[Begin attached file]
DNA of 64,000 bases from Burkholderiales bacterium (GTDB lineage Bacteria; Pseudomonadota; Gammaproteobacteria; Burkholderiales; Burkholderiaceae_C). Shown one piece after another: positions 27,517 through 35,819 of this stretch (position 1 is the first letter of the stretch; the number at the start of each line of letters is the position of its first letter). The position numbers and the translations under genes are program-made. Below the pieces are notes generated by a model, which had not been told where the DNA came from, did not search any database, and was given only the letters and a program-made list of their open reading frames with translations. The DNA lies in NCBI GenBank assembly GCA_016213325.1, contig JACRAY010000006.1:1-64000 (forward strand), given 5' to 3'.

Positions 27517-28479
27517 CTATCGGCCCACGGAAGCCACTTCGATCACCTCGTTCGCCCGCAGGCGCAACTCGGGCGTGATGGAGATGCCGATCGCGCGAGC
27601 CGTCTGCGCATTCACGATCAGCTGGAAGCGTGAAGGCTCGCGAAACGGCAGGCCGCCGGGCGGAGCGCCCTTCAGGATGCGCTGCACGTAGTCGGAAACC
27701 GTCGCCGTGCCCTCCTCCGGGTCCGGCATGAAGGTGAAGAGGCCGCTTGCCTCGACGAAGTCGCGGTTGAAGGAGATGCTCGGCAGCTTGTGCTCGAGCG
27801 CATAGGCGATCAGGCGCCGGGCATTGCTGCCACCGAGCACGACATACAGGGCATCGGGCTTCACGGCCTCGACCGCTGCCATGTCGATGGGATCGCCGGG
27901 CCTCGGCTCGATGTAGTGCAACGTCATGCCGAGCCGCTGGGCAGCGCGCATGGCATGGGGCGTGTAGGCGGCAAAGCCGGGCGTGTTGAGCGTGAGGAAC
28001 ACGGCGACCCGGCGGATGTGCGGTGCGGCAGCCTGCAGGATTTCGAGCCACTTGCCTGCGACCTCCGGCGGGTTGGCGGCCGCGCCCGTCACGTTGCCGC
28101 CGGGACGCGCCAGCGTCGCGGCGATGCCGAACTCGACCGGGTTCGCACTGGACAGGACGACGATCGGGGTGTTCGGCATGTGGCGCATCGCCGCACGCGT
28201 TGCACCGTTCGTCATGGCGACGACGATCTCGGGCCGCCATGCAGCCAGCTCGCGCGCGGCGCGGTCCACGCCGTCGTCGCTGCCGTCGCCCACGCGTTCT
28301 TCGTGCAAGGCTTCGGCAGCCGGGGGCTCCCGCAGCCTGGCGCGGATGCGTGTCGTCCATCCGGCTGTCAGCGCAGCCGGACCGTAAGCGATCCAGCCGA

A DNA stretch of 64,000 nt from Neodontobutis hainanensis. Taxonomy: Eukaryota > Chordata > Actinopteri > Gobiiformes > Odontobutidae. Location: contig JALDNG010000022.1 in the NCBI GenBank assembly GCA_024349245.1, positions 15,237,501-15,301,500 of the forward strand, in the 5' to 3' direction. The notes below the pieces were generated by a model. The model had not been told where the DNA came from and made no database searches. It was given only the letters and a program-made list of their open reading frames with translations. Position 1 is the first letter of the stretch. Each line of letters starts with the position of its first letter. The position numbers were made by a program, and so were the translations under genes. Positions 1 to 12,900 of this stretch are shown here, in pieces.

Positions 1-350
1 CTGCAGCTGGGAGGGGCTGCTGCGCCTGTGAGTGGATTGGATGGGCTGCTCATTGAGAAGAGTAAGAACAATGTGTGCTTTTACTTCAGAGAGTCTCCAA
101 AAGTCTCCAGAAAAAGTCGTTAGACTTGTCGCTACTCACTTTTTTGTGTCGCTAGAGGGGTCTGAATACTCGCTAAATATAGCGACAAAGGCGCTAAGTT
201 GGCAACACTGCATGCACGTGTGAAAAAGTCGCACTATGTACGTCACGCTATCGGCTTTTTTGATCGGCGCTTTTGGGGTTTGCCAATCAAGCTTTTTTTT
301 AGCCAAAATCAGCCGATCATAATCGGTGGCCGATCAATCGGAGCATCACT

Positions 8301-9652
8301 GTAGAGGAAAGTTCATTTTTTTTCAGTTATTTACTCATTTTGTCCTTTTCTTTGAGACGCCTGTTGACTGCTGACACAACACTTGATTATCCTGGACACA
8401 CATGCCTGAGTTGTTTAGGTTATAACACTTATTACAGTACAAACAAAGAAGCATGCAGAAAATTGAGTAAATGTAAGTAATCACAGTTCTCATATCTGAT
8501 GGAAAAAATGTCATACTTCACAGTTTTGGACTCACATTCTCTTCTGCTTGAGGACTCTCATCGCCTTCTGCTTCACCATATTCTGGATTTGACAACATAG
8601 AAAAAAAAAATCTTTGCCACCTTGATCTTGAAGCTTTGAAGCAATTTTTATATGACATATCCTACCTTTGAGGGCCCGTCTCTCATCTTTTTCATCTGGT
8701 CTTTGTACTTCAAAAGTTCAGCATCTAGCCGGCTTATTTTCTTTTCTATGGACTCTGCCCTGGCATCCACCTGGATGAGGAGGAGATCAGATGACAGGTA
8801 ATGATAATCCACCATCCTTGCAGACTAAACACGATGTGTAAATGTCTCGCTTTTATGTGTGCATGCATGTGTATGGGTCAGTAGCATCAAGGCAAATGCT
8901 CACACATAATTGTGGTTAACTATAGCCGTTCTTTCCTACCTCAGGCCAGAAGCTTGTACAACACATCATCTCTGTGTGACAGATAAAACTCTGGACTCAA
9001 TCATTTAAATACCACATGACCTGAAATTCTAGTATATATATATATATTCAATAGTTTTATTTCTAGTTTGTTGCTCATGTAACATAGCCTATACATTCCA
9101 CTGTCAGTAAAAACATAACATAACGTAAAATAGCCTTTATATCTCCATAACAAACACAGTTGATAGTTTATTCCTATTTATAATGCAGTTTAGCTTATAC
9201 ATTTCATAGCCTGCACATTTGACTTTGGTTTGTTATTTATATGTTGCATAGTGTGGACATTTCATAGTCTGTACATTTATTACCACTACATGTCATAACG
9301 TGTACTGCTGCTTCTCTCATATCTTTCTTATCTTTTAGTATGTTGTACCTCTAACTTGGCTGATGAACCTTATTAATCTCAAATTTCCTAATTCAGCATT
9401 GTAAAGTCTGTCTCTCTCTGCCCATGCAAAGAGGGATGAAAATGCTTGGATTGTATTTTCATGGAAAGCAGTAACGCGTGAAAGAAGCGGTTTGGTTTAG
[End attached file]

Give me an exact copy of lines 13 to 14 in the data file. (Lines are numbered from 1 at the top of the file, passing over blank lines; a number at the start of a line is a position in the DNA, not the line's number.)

Positions 1-350
1 CTGCAGCTGGGAGGGGCTGCTGCGCCTGTGAGTGGATTGGATGGGCTGCTCATTGAGAAGAGTAAGAACAATGTGTGCTTTTACTTCAGAGAGTCTCCAA